Understanding Express Middleware in Node.js

Middleware is one of those interesting concepts that once you get it is very, very helpful. I learned this from making the autominify middleware for express.

The concept goes like this:
Express is initialized. Each time you add an app.use call, it appends it to a list of things to try every time someone requests a file. When a file is requested, each of these is called in turn and, if they don’t care about the request, they call a next() function and Express moves onto the next app.use call. If nothing claims the request, a 404 is called.

The syntax is pretty simple, but there’s some useful things I’ve done in autominify that you might want to use, as well.

This is the simplesty example of this I could think of. An inline function only executes if “helloworld” is somewhere in your url. This could be as simple as
http://localhost:3000?helloworld=true
and it would produce “helloworld” as the page.
If you didn’t have helloworld in your url, it would process as normal.

app.use(function(req, res, next){
	if(req.url.indexOf('helloworld') != -1){
		res.writeHead(200, {'Content-Type': 'text/plain'});
		res.end('helloworld');
	}
	else
	{
		next();
	}
});

Remember that app.use executes in order, so if something else handles the request before you do, you’ll never see your code work.

If you’re looking to make a module, here’s the basics you might need.

//in app.js
var myModule = require('myModule');
app.use(myModule(true));
//file called myModule.js
module.exports = function (goodbye) {
	var mainText = "hello world";
	if(goodbye)
	{
		mainText = "goodbye world"
	}
 
	return function (req, res, next) {
		if(req.url.indexOf('helloworld') != -1){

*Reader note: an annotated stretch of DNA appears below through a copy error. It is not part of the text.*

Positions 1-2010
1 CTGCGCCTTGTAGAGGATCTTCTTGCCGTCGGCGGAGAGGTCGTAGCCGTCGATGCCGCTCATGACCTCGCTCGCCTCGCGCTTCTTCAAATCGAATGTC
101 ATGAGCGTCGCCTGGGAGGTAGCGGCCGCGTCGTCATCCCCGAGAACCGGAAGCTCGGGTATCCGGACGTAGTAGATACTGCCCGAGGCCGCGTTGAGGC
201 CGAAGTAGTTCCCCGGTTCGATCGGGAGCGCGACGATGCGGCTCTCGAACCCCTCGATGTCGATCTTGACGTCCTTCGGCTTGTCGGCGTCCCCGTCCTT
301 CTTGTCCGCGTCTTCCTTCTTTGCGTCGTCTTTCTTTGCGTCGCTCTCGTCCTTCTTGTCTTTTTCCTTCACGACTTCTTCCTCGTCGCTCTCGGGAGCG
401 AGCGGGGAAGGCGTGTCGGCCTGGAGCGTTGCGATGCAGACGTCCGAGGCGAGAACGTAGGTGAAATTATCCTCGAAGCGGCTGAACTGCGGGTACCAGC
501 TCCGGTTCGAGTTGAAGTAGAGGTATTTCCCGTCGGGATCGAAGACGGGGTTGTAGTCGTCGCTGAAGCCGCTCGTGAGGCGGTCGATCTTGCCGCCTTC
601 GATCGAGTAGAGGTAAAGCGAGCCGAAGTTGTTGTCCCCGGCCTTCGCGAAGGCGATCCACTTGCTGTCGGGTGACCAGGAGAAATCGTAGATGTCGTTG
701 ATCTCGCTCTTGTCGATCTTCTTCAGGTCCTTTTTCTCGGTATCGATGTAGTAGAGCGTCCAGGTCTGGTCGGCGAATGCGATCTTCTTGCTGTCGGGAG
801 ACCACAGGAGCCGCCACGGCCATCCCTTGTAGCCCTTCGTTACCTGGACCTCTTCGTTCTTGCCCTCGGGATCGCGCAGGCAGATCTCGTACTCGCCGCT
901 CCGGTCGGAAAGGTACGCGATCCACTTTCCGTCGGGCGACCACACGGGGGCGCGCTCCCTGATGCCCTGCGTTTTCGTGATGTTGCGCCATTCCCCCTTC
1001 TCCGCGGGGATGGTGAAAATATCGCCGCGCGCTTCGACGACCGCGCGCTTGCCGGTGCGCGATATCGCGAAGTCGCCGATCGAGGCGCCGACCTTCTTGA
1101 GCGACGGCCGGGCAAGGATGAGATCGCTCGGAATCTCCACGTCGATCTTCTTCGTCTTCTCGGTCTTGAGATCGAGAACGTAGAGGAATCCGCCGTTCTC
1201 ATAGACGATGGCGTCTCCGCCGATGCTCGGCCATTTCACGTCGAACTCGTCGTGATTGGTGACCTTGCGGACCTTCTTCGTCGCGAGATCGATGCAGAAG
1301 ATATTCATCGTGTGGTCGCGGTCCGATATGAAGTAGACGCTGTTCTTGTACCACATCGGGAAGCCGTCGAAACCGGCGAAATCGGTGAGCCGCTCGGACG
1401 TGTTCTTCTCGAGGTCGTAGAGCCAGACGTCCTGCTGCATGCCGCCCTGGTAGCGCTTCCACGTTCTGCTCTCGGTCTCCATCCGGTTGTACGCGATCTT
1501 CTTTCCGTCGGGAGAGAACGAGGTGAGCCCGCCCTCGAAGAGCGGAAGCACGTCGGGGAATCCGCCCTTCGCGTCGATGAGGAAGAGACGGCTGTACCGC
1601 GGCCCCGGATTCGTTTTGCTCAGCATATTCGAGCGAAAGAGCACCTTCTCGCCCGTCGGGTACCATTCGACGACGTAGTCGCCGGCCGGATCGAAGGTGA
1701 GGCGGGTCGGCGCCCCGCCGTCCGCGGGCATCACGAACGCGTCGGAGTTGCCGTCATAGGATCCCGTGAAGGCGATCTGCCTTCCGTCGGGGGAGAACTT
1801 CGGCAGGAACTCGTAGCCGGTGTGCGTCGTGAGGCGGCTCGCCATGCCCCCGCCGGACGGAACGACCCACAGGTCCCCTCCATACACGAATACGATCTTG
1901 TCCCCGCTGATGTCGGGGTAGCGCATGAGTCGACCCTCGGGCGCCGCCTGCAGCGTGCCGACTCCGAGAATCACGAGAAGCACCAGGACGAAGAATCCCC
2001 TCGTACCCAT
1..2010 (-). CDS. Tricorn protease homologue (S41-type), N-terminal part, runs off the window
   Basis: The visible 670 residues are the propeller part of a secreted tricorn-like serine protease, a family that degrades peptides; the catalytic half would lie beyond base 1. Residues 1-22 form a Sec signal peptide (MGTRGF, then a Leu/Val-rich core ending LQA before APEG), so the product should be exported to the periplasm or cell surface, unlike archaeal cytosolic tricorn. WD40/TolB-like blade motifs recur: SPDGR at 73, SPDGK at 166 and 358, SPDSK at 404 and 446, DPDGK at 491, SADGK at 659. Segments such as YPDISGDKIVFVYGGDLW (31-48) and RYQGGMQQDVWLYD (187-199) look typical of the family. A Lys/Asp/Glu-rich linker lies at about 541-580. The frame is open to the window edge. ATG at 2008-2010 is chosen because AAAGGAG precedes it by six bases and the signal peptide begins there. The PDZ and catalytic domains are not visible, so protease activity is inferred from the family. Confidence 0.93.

res.writeHead(200, {'Content-Type': 'text/plain'});
			res.end(mainText);
		}
		else
		{
			next();
		}
	}
}

You’ve passed in true as an init param. This would mean that all sessions that are handled with this middleware (any request with helloworld in the url) would receive “goodbye world” as the text on the page.

PHP, Python, GoLang, and Node.js all served by Apache port 80

I dabble in node.js, php, python, and more. Often, these services will produce webservers, and I’d like to try them out in my browser. I also would like to be able to test redirects for things like oauth. In order to get a proper passback from somewhere like Facebook, I need to simulate a full website url without port. It also would be nice to do this without having to shut down one, adjust settings, and restart the other.

The concept:
/etc/hosts or Windows/system32/drivers/hosts will handle incoming request handling to a url

  • Apache handles all requests from port 80
  • Apache uses VirtualHosts to redirect traffic from port 80 to various ports
  • Node/Python/Go/Etc. Will handle requests from specific ports.

An example:
/etc/hosts:

127.0.0.1   local.simplestexplanation.com

This tells your computer that every program that requests data from local.simplestexplanation.com should be forwarded to your computer. This is true for all protocols, http, https, ftp, etc.

httpd.conf:

<VirtualHost *:80>
    ServerName local.simplestexplanation.com
    ProxyPass / http://127.0.0.1:3000/ retry=0
</VirtualHost>

We’ve told apache to create a VirtualHost on port 80. The servername matches the entry in /etc/hosts. The proxypass indicates to where we should forward this request, in this case, to local port 3000. retry=0 tells apache not to cache the results and to always try to serve the page (even if node was down last time)

app.js:

https.createServer(options, function (req, res) {
  res.writeHead(200);
  res.end("hello world\n");
}).listen(3000);

This is a basic node server using port 3000. If we receive a request to http://local.simplestexplanation.com we should see it handled by node.

Similar servers can be set up in Python, GoLang, etc. And as long as they don’t steal port 80 from Apache, they can handle requests as normal. I’ve found this very useful.